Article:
Buy-sell back transaction or sell-buy back transaction
European Union Electricity Market Glossary

 


 

 

 

Pursuant to Article 3(8) of the Regulation (EU) 2015/2365 of the European Parliament and of the Council of 25 November 2015 on transparency of securities financing transactions and of reuse and amending Regulation (EU) No 648/2012 (SFTR) 'buy-sell back transaction' (BSB) or 'sell-buy back transaction' (SBB) means a transaction by which a counterparty buys or sells securities, commodities, or guaranteed rights relating to title to securities or commodities, agreeing, respectively, to sell or to buy back securities, commodities or such guaranteed rights of the same description at a specified price on a future date, that transaction being a buy-sell back transaction for the counterparty buying the securities, commodities or guaranteed rights, and a sell-buy back transaction for the counterparty selling them, such buy-sell back transaction or sell-buy back transaction not being governed by a repurchase agreement or by a reverse-repurchase agreement.

 

Sell-buy backs (and buy-sell backs) are very similar to repos (and reverse repos), but based on separate buy and sell contracts without a master agreement (Report on securities financing transactions and leverage in the EU Report prepared under the mandate in Article 29(3) SFTR, 4 October 2016, ESMA/2016/1415, p. 12).

 

A sell/buy-back is very similar to a repo but with two independent contracts, one for the spot contract, and one for the forward contract.

 

As such, the terminology used is slightly different to repo, with repo generally referring to the price difference as rates, while sell/buy-back refer to a spot price and a forward price.

 

Some people consider sell/buy-backs as riskier instruments than repos as they do not require a mastering agreement between the buyer and seller. The lack of this legal document may increase the risk of the sell/buy-back if the borrower defaults.

 

Final Report, Technical standards under SFTR and certain amendments to EMIR, 31 March 2017, ESMA70-708036281-82, p. 353

 

 

These transactions tend to be used to a larger extent than repos in some specific countries (e.g. Spain).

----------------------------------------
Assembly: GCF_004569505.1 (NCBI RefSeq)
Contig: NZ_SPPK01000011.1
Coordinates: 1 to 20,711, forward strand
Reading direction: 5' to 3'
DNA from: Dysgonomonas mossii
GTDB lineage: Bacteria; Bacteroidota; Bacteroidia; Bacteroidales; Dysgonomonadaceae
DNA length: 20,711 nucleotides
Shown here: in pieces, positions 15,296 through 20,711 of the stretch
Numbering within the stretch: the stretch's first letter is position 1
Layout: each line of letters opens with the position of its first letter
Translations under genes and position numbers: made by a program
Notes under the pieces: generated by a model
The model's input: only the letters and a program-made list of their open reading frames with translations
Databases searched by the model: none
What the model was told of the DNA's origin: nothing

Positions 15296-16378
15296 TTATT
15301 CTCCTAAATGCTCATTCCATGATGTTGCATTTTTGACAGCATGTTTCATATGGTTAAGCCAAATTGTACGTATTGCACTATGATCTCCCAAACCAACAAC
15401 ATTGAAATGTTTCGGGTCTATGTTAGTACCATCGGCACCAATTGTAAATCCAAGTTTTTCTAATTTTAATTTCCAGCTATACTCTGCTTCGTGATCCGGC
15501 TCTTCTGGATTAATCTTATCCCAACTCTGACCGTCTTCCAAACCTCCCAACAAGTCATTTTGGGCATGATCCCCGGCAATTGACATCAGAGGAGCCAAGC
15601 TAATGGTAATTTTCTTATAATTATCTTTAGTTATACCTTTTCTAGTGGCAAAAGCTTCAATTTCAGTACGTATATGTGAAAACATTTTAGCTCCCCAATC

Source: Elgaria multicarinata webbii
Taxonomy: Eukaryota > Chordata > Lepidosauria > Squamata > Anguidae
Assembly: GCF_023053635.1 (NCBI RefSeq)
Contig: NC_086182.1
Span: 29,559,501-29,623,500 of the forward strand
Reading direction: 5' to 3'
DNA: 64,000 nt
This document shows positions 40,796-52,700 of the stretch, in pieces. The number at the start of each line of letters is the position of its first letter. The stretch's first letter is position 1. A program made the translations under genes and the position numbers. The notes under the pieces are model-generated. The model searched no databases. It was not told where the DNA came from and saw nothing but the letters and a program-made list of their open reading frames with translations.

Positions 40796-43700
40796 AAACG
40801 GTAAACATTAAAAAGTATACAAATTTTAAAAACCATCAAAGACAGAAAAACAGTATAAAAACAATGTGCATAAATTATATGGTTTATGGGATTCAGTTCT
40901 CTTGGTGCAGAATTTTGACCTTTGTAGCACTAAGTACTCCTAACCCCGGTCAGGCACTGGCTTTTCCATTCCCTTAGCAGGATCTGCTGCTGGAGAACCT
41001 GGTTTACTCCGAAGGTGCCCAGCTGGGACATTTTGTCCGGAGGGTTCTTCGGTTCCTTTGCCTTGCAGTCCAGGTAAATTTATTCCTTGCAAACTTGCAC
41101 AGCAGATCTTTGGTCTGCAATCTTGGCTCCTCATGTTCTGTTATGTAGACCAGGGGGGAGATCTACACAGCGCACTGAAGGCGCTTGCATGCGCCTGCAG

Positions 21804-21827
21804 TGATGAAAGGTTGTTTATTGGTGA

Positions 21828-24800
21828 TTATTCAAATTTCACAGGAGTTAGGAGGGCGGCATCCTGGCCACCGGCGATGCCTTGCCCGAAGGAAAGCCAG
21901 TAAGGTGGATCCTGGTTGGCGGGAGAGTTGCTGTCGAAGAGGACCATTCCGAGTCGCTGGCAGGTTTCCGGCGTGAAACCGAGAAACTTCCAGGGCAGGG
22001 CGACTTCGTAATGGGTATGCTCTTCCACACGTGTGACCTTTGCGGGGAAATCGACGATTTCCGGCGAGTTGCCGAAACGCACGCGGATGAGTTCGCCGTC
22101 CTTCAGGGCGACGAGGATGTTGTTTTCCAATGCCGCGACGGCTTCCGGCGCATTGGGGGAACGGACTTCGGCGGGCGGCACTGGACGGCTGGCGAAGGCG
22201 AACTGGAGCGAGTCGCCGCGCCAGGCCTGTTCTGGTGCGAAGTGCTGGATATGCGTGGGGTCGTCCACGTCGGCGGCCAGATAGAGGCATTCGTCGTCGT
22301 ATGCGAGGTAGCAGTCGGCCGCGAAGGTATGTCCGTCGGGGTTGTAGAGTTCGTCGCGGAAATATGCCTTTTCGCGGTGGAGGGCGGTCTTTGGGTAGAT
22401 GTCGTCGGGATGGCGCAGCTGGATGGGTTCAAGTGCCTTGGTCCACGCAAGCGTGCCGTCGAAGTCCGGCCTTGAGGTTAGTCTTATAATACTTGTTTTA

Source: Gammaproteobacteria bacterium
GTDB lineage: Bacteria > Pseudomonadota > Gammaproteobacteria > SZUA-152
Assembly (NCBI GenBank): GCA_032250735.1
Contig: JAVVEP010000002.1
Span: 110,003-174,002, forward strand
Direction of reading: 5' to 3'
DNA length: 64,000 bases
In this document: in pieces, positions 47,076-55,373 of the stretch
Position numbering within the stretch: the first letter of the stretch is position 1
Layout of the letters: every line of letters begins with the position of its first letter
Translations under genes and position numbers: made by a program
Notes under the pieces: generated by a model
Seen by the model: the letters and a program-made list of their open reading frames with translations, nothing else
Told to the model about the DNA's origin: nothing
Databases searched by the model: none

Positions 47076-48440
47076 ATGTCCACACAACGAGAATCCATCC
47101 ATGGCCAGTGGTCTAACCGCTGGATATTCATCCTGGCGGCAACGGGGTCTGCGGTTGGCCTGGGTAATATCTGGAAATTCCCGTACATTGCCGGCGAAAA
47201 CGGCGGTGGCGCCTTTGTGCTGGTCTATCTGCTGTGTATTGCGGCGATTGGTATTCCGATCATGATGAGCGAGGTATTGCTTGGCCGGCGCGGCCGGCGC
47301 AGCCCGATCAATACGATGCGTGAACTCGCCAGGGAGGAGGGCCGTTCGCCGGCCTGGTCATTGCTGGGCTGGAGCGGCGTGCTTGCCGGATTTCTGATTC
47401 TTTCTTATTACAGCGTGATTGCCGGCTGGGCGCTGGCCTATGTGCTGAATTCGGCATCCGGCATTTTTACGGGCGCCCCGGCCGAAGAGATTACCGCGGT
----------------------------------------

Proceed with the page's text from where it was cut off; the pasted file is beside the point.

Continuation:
Buy-sell back and sell-buy back transactions are subject to reporting requirements as laid down in Article 4(1) of the SFTR and in the secondary legislation.

 

For the reporting purposes, with respect to counterparties roles ESMA proposes to use the terms "collateral giver" and "collateral taker".

 

In the case of sell-buy backs, the counterparty that buys securities, commodities, or guaranteed rights relating to title to securities or commodities on the opening or spot leg of the trade and agreeing to sell them at a specified price on a future date (closing or forward leg of the trade) is to be identified as the collateral taker.

 

The other counterparty shall be identified as the collateral giver (Consultation Paper Draft RTS and ITS under SFTR and amendments to related EMIR RTS, 30 September 2016, ESMA/2016/1409, p. 44, 45).

 

The repo reporting scenarios depicted in the aforementioned ESMA's Report of 30 September 2016 (p. 45 - 53) would also apply in the same way to buy/sell back and sell/buy back transactions.

 

According to ESMA, the only difference would consist in the legal nature of the trade which encompasses a simultaneous buy and a sell, but it is expected to be reported as a single Securities financing transaction (SFT).

 

Therefore, for each of those transactions, a CCP and respectively a clearing member, would be included as counterparties, as applicable.

 

ESMA clarified that all repo scenarios (bilateral and centrally cleared) would also apply in the same way to buy/sell back.

 

In case of buy/sell back trades that do involve a CCP they would be reported in the same way as centrally cleared repos.

 

ESMA's Report of 30 September 2016 proposes, moreover, to include the market value of the securities as a required element of transaction data for buy-sell back and sell-buy back trades.

 

According to the said recommendation the reporting counterparties would update this information on a daily basis.

 

The market value should be at close of business of each business day as it is used for collateral management purpose, i.e. the market value used to calculate daily variation margin.

 

Reporting entities should use the "Other modification" action type.

 

 

 

 

 

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    Documentation    




 

 

Final Report, Technical standards under SFTR and certain amendments to EMIR, 31 March 2017, ESMA70-708036281-82

 

 

 

 

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    Links    

 

 

 

 

Securities financing transaction (SFT)

 

 

 

 

 

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Last Updated on Saturday, 26 August 2017 22:36
 

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